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Patent Applications and the Cost of Debt : Evidence from Korea

  • Jeongdae Yim Research Professor, BK21 FOUR, College of Business Administration, Chonnam National University
In this study, I examine the effect of patent applications on the cost of debt. Using a sample of Korean listed firms, I show that debtholders charge a significantly lower cost of debt to a firm with higher patent counts or greater patent productivity. This finding remains robust while considering the differences of firms with patents versus without patents, controlling for unobservable firm-specific factors by employing a firm-fixed effect model, and using a dynamic panel data model to mitigate an endogeneity concern that debt financing affects patenting activity. I further explore three possible channels through which patent applications affect the cost of debt. First, patents mitigate the degree of information asymmetry between firms and potential debtholders. Second, they provide expectations for increased future cash flows. Third, patents enable improved redeployability of assets. This study sheds lights on the real effects of patent applications on firms’ costs of debt.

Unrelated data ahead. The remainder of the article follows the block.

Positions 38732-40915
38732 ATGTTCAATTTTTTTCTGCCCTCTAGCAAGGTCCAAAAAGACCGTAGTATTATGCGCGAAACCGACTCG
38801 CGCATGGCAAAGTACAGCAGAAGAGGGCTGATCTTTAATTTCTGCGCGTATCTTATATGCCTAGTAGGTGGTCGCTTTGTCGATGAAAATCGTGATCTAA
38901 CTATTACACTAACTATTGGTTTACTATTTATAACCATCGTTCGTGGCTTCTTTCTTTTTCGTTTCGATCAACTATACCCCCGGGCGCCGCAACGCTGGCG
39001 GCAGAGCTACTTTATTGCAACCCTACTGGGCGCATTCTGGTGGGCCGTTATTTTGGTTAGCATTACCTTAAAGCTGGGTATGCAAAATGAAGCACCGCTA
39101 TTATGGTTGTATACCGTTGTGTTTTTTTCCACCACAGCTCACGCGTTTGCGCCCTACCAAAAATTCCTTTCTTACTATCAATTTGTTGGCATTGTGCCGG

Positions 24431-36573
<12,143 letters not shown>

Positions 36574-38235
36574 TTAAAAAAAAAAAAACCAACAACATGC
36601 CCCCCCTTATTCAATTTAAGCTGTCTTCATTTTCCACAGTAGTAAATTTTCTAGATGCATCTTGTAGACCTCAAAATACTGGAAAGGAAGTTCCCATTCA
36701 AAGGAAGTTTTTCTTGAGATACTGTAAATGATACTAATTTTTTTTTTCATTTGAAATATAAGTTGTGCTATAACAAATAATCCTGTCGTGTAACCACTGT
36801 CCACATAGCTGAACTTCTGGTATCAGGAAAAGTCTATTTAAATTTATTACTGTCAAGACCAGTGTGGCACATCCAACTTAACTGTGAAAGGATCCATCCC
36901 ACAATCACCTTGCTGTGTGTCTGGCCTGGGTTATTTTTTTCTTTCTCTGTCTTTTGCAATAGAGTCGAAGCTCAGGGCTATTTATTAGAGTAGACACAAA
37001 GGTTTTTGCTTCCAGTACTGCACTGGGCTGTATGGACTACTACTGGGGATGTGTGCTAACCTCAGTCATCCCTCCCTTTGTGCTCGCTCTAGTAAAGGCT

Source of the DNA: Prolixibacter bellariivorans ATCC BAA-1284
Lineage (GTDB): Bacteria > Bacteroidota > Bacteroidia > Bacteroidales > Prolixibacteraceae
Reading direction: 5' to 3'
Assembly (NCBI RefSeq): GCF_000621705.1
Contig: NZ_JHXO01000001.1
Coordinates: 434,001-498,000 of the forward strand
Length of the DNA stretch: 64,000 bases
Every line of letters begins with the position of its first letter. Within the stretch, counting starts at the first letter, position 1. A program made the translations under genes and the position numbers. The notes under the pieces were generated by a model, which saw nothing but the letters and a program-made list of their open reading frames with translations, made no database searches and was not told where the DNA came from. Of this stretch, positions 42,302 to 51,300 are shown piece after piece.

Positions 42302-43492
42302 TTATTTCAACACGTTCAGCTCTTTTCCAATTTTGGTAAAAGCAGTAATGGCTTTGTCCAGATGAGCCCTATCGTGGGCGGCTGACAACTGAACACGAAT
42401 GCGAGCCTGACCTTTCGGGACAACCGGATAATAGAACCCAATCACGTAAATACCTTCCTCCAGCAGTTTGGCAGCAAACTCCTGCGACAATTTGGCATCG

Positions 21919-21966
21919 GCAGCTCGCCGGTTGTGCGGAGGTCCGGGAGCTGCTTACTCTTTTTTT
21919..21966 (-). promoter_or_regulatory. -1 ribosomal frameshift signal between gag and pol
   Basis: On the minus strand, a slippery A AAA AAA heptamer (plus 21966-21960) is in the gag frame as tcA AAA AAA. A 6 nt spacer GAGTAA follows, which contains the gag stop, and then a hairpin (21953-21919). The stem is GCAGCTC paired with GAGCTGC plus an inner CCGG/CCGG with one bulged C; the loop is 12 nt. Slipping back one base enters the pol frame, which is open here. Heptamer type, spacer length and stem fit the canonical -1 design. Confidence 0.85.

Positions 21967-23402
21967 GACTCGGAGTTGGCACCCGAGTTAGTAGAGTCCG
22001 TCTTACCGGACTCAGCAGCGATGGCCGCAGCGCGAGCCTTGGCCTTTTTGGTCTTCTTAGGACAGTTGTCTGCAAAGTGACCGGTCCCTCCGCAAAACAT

• Jeongdae Yim
In this study, I examine the effect of patent applications on the cost of debt. Using a sample of Korean listed firms, I show that debtholders charge a significantly lower cost of debt to a firm with higher patent counts or greater patent productivity. This finding remains robust while considering the differences of firms with patents versus without patents, controlling for unobservable firm-specific factors by employing a firm-fixed effect model, and using a dynamic panel data model to mitigate an endogeneity concern that debt financing affects patenting activity. I further explore three possible channels through which patent applications affect the cost of debt. First, patents mitigate the degree of information asymmetry between firms and potential debtholders. Second, they provide expectations for increased future cash flows. Third, patents enable improved redeployability of assets. This study sheds lights on the real effects of patent applications on firms’ costs of debt.
Cost of Debt,Patent Application,Information Asymmetry,Expected Cash Flow,Asset Redeployability